The following may be more clear:
The BCS theory can be applied to 3He, as well as to electrons. However, the Cooper pairs for 3He are much more complex creatures than the those in a conventional superconductor. Due to the hard-core repulsion of the helium nuclei, the two 3He atoms in the Cooper pair feel a greater need to keep away from each other than the electrons do; so while the electrons bind together in a tight, symmetric, s-wave package, the 3He atoms bind together in a loose, anti-symmetric, p-wave package. "P-wave" just means that the pair has angular orbital momentum L=1. An L=1 system has three different quantum-mechanical states, denoted by ml = 1, 0, or -1.
Since all combinations of fermions must be anti-symmetric, the spin angular momentum in this case must be symmetric. There are three symmetric ways to combine the spins of two spin-1/2 fermions, Y = |++>, |-->, or |+-> + |-+>. (Read this as both spin up, both spin down, or the symmetric combination of the two.)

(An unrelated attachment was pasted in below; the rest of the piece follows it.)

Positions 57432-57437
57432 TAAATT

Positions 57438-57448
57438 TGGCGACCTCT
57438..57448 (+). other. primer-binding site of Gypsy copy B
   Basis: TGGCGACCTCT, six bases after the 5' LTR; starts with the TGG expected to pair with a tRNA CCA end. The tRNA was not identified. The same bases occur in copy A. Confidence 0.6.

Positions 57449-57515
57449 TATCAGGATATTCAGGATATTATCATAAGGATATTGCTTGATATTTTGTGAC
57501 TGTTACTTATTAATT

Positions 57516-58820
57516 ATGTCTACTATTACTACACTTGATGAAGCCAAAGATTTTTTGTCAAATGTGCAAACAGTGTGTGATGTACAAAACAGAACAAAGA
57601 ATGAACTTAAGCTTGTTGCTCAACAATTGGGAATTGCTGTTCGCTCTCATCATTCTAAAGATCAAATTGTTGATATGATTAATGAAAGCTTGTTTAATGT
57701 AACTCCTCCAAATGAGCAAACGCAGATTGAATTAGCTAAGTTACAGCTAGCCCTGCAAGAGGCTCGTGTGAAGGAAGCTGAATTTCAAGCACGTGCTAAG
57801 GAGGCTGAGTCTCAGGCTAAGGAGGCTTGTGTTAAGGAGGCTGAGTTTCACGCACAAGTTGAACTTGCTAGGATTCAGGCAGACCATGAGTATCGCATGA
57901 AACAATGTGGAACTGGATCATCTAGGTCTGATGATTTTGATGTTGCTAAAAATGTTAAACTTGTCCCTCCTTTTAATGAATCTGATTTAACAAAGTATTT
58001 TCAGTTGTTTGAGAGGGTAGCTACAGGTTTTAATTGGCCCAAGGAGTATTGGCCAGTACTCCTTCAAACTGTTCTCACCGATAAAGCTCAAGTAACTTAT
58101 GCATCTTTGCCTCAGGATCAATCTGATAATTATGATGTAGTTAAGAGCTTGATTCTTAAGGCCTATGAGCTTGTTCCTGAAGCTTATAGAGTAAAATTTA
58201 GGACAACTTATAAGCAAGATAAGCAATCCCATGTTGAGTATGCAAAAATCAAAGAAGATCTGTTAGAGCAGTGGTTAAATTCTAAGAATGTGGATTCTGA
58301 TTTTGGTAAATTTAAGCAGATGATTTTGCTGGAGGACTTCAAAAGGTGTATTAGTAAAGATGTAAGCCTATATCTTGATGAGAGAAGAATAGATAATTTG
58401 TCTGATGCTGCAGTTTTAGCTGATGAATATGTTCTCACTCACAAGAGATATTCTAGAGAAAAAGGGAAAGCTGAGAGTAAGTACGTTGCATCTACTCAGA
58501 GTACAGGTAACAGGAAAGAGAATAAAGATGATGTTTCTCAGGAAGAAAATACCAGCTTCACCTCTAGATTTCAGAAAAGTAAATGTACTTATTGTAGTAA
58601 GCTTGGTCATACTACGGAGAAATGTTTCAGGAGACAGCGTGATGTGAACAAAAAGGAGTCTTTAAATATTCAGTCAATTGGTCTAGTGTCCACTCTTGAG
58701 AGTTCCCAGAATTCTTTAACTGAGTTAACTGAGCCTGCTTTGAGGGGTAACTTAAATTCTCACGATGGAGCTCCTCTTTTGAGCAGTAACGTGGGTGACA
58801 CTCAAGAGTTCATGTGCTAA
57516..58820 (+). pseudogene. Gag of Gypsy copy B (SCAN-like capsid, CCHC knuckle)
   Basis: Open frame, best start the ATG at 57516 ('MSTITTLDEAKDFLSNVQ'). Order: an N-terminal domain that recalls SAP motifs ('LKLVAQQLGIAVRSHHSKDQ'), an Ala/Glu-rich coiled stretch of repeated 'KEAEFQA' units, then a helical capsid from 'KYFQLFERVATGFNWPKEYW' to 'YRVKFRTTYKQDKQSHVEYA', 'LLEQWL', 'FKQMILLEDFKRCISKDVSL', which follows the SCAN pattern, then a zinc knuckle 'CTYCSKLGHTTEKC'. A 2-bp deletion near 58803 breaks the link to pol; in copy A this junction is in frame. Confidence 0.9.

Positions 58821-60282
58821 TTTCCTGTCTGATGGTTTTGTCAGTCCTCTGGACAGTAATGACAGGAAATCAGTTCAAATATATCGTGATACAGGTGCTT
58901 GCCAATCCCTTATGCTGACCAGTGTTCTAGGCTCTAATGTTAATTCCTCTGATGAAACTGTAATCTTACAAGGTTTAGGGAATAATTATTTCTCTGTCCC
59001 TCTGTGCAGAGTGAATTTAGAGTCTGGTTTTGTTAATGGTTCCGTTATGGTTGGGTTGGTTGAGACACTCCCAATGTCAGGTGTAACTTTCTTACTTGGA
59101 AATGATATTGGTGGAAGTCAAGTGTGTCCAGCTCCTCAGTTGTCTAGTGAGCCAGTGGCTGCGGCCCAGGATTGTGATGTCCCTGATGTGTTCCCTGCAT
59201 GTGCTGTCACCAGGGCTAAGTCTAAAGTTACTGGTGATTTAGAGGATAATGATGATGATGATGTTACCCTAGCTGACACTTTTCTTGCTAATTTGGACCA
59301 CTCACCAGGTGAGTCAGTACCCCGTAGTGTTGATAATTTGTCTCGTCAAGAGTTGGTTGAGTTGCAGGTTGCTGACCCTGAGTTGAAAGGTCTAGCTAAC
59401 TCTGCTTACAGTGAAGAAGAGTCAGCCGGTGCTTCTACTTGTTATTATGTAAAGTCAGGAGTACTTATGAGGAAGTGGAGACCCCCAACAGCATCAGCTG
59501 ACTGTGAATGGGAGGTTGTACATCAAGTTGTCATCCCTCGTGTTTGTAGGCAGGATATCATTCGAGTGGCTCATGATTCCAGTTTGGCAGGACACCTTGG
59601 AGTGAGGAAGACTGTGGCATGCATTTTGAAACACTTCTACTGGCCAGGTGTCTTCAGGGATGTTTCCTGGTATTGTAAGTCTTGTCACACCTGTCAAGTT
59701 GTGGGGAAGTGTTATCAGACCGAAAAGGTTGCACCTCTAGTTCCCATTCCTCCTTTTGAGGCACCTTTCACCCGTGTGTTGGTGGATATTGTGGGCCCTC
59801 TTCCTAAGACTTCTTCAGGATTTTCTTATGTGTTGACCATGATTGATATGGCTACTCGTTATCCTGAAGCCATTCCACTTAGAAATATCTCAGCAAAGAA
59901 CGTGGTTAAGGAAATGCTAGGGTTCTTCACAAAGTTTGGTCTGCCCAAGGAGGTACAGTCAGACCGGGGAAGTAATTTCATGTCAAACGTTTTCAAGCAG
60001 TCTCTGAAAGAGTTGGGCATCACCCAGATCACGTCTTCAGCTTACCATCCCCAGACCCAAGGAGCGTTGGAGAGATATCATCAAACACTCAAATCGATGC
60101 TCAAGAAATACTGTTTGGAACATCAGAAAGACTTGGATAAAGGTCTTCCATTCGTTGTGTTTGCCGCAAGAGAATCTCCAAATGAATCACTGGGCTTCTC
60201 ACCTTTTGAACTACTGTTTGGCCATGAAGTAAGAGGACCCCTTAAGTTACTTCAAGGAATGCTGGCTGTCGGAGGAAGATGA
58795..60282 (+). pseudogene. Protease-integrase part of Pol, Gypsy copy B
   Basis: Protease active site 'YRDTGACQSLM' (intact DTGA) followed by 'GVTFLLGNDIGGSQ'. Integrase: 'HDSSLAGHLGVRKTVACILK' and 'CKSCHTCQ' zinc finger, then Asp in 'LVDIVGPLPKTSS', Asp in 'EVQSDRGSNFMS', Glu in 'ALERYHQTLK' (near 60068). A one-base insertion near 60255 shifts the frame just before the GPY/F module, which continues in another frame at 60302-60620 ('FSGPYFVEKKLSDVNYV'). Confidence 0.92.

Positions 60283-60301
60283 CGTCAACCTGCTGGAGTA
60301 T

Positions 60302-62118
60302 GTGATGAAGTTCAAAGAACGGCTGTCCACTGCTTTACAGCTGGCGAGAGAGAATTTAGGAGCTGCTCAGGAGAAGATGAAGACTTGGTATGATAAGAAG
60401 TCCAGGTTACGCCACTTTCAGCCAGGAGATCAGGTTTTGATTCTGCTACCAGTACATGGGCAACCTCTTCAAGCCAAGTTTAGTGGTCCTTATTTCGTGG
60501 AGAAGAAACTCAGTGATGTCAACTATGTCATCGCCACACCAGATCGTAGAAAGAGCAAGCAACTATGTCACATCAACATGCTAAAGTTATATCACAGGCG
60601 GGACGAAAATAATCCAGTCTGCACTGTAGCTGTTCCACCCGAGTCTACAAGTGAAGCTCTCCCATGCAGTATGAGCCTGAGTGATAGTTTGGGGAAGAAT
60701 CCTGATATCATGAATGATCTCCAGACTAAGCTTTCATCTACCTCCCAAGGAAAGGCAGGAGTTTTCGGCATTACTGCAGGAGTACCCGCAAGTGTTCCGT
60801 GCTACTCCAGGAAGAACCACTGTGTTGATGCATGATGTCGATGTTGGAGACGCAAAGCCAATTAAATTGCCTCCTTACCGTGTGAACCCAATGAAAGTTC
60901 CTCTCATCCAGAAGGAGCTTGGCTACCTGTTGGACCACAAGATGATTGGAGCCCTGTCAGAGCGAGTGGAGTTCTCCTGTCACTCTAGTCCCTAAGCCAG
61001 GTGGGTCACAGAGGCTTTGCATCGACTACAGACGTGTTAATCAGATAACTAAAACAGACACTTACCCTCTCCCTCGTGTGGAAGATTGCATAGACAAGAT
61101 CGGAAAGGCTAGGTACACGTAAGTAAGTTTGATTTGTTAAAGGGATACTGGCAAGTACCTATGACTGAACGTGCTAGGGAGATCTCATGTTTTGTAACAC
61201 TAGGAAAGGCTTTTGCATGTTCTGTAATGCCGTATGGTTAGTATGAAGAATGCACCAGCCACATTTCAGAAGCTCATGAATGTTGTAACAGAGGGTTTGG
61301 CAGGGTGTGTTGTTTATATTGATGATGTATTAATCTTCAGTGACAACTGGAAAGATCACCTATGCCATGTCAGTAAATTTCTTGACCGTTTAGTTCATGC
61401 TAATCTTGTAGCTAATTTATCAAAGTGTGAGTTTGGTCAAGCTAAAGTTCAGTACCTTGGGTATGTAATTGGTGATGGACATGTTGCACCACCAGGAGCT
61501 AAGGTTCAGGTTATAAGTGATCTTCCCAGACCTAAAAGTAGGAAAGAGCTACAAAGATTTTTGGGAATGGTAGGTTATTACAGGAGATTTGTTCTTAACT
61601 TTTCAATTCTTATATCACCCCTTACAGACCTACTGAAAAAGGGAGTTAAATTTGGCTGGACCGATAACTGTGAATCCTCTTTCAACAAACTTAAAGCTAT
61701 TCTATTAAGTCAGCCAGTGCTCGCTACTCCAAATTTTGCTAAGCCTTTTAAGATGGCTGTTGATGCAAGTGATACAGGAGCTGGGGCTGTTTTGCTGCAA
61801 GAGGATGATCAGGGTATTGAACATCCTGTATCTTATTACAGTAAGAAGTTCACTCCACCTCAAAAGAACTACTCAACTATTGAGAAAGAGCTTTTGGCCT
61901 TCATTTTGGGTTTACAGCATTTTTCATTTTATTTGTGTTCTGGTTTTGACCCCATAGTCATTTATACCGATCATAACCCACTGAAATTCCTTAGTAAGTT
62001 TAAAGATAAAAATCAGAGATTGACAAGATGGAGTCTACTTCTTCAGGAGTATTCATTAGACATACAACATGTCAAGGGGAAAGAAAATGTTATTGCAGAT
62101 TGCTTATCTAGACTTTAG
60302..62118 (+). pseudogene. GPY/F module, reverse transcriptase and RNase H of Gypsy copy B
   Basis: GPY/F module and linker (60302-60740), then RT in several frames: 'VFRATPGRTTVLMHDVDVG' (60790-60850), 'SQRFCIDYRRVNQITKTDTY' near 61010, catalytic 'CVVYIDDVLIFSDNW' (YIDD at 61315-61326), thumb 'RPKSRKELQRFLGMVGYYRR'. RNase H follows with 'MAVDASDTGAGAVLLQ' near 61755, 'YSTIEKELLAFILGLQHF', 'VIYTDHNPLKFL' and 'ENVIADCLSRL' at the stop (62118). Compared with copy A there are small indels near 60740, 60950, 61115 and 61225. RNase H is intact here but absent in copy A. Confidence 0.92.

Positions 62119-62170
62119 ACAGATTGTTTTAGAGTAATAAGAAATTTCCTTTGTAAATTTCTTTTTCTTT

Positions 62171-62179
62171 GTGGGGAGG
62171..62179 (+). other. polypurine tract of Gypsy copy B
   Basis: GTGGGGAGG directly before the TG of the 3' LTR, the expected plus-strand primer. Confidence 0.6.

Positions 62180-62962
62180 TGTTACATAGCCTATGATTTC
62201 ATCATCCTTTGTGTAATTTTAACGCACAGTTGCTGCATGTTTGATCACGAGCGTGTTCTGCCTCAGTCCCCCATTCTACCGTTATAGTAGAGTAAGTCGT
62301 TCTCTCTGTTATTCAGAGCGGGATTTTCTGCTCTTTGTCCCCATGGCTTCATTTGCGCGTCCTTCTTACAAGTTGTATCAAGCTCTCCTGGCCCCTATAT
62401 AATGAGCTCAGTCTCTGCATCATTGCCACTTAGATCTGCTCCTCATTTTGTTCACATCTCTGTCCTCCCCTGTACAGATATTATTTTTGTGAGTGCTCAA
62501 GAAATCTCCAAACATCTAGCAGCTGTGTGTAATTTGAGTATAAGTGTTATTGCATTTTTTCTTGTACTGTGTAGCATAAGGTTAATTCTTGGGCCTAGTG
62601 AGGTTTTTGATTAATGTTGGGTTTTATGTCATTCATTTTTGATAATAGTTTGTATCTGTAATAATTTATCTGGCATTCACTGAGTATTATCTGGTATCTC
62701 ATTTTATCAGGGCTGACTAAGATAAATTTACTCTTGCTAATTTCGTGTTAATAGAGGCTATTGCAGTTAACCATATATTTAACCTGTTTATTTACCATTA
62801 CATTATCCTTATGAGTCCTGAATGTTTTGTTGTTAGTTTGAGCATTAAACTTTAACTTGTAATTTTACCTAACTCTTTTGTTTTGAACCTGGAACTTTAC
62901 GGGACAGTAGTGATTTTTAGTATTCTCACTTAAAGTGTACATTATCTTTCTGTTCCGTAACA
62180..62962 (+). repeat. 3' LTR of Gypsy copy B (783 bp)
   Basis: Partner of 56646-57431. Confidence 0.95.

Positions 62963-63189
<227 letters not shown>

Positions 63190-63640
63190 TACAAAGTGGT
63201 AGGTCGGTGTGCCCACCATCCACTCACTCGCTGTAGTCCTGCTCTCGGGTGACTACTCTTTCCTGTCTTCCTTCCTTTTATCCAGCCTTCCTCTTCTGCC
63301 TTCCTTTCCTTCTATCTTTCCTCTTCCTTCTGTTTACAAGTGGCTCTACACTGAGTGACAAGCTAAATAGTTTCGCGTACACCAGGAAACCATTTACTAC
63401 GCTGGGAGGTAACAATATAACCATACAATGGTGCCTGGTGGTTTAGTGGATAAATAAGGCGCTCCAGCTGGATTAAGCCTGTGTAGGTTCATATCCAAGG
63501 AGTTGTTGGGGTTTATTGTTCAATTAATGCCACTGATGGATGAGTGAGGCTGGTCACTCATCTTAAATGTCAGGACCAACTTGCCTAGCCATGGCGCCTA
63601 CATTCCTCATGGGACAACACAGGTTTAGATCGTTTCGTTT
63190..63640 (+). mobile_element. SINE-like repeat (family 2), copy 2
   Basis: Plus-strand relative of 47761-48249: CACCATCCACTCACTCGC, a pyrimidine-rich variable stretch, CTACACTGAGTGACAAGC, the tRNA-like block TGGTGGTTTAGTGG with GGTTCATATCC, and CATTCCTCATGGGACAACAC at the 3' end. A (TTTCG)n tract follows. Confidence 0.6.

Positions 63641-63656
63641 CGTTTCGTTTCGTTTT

So a 3He Cooper pair has three different possible orbital states, and three different possible spin states. This gives a total of nine different combinations, each of which is weighted in the order parameter Y by a complex number, giving 18 degrees of freedom. This allows the 3He superfluid to behave in much more complex ways than the conventional superconductor, with its two degrees of freedom.
Note the "Due to the hard-core repulsion of the helium nuclei, the two 3He atoms in the Cooper pair feel a greater need to keep away from each other than the electrons do;", an equally handwaved statement to the Wiki's : " These complications arise because helium atoms repel each other much more strongly than electrons".
The last statement I would say is the mundane : "two electrons tied in tandem with other two repel more than one with one", and He3 has two electrons in orbitals. Both try to explain why in the He3 Cooper pair we find the He3 in P waves and not in S waves.